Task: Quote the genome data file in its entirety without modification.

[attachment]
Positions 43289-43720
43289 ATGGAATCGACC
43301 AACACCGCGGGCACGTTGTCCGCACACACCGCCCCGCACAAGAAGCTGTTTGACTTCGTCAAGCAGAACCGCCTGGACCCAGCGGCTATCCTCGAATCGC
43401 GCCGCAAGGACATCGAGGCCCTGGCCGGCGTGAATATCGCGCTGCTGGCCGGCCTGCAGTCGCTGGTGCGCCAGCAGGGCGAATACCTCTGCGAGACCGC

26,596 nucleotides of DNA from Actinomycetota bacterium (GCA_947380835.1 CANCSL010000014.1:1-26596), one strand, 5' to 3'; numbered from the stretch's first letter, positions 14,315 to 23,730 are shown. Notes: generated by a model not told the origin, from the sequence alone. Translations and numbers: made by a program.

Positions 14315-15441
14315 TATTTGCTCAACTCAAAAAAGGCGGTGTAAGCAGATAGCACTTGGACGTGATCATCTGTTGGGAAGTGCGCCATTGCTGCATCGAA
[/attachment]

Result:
Positions 43289-43720
43289 ATGGAATCGACC
43301 AACACCGCGGGCACGTTGTCCGCACACACCGCCCCGCACAAGAAGCTGTTTGACTTCGTCAAGCAGAACCGCCTGGACCCAGCGGCTATCCTCGAATCGC
43401 GCCGCAAGGACATCGAGGCCCTGGCCGGCGTGAATATCGCGCTGCTGGCCGGCCTGCAGTCGCTGGTGCGCCAGCAGGGCGAATACCTCTGCGAGACCGC

26,596 nucleotides of DNA from Actinomycetota bacterium (GCA_947380835.1 CANCSL010000014.1:1-26596), one strand, 5' to 3'; numbered from the stretch's first letter, positions 14,315 to 23,730 are shown. Notes: generated by a model not told the origin, from the sequence alone. Translations and numbers: made by a program.

Positions 14315-15441
14315 TATTTGCTCAACTCAAAAAAGGCGGTGTAAGCAGATAGCACTTGGACGTGATCATCTGTTGGGAAGTGCGCCATTGCTGCATCGAA